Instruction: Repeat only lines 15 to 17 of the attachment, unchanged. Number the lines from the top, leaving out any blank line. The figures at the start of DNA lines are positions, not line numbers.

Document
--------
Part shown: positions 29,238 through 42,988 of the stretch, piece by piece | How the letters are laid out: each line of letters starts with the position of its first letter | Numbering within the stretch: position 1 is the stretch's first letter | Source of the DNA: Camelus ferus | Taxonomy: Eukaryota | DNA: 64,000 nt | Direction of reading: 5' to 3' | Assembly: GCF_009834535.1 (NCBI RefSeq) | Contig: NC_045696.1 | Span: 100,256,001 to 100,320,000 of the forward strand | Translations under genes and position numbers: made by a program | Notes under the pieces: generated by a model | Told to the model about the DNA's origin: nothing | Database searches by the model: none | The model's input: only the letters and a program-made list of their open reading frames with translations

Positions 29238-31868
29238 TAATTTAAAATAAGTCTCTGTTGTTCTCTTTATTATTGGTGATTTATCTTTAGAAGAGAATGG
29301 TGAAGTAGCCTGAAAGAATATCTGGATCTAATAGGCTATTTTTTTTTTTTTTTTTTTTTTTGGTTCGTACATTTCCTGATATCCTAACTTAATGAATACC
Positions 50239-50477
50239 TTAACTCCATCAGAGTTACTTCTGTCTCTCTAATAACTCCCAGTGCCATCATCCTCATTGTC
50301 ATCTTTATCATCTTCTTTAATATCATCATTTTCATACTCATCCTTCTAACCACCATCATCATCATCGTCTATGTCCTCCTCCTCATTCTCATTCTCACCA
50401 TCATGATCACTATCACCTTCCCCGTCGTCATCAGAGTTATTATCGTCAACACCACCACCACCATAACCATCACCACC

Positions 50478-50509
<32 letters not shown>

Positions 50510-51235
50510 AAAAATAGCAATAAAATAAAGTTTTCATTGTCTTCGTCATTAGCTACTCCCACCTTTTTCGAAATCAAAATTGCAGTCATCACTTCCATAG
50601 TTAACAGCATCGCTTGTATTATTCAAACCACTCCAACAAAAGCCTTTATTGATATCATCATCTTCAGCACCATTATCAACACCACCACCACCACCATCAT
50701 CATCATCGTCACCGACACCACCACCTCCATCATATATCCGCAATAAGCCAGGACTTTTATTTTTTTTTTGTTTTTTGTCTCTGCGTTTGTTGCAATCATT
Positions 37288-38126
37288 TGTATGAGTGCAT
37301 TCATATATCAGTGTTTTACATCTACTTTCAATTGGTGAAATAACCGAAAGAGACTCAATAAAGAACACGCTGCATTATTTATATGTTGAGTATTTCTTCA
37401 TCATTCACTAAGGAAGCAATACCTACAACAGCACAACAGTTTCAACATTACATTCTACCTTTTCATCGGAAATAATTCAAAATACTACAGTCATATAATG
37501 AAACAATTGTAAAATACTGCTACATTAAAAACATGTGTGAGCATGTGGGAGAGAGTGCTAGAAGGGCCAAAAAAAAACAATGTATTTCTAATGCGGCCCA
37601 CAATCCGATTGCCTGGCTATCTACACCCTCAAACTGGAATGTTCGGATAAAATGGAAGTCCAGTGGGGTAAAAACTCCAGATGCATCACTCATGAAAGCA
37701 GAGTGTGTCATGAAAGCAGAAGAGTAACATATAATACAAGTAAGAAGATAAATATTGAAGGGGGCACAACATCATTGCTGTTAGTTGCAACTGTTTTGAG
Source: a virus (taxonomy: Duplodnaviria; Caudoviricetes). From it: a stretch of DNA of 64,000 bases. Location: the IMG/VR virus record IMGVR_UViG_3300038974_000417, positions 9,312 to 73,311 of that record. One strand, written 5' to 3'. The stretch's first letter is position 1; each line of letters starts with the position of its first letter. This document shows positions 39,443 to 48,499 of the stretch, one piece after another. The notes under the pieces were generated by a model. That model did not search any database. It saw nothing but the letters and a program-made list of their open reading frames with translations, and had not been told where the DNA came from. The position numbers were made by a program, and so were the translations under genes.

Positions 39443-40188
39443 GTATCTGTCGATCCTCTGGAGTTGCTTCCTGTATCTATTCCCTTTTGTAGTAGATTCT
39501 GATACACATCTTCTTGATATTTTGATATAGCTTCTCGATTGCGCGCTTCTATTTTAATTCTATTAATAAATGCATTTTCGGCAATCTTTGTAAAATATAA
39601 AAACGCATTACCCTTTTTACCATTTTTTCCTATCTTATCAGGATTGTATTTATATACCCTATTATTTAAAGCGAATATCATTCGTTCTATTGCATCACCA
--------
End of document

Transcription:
Positions 37288-38126
37288 TGTATGAGTGCAT
37301 TCATATATCAGTGTTTTACATCTACTTTCAATTGGTGAAATAACCGAAAGAGACTCAATAAAGAACACGCTGCATTATTTATATGTTGAGTATTTCTTCA